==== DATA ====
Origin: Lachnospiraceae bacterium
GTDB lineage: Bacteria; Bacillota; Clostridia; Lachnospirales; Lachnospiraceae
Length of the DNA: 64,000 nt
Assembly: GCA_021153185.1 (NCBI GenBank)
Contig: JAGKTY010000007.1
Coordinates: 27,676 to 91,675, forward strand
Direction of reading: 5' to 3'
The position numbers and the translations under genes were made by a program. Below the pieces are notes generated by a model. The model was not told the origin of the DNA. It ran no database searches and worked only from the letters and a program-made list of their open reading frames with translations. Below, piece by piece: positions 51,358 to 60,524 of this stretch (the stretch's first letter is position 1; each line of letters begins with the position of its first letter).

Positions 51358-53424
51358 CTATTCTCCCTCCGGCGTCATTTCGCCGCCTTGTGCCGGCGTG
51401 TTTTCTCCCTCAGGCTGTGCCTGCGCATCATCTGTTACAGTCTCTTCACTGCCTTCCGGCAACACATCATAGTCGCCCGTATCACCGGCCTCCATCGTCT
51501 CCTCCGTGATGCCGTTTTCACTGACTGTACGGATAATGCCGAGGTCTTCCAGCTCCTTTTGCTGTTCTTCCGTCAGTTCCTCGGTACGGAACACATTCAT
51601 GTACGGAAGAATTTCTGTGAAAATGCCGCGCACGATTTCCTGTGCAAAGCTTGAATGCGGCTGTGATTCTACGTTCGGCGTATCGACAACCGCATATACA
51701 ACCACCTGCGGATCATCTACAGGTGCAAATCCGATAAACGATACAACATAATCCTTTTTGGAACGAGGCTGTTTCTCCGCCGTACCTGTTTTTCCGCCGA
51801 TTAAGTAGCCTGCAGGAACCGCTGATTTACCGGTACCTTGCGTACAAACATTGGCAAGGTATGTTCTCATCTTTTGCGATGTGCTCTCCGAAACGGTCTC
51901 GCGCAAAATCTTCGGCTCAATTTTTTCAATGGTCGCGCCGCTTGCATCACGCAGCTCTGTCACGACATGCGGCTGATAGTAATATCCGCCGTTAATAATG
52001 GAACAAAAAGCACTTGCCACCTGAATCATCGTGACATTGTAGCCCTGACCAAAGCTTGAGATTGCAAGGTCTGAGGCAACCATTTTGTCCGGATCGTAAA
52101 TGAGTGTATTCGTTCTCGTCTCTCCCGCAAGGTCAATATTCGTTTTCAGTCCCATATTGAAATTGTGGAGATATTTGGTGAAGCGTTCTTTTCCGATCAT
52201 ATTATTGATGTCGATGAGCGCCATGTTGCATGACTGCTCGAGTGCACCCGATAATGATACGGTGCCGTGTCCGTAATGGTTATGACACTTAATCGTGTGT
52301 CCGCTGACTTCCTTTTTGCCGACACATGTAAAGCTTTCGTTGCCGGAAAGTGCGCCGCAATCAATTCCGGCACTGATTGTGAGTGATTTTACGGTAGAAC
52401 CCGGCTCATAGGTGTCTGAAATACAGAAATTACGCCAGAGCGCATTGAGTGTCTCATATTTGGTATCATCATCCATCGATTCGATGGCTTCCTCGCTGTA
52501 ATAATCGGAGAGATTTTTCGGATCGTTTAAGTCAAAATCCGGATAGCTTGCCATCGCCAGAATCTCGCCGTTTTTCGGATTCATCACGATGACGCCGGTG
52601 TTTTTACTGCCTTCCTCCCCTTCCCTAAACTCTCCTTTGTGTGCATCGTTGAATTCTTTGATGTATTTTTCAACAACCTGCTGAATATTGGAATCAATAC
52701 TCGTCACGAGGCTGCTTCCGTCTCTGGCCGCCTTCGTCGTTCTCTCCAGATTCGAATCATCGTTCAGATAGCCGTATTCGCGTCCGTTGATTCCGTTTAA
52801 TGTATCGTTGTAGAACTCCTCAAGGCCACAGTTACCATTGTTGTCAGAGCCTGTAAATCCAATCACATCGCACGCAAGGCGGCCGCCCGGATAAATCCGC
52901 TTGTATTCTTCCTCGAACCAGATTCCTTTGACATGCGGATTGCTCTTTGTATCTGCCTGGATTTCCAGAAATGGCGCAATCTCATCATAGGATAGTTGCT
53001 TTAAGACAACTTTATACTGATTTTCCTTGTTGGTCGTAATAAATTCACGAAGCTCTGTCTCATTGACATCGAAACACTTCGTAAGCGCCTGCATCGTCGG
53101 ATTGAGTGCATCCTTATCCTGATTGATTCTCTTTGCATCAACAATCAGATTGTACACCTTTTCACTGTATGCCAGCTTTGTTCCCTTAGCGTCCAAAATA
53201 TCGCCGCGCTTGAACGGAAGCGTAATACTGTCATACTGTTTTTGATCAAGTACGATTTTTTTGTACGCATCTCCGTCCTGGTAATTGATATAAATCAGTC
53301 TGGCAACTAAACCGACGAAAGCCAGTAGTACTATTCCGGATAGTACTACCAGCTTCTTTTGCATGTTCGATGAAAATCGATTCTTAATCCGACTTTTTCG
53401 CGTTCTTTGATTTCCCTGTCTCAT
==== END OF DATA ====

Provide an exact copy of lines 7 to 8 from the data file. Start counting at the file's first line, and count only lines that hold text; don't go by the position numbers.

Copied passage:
Direction of reading: 5' to 3'
The position numbers and the translations under genes were made by a program. Below the pieces are notes generated by a model. The model was not told the origin of the DNA. It ran no database searches and worked only from the letters and a program-made list of their open reading frames with translations. Below, piece by piece: positions 51,358 to 60,524 of this stretch (the stretch's first letter is position 1; each line of letters begins with the position of its first letter).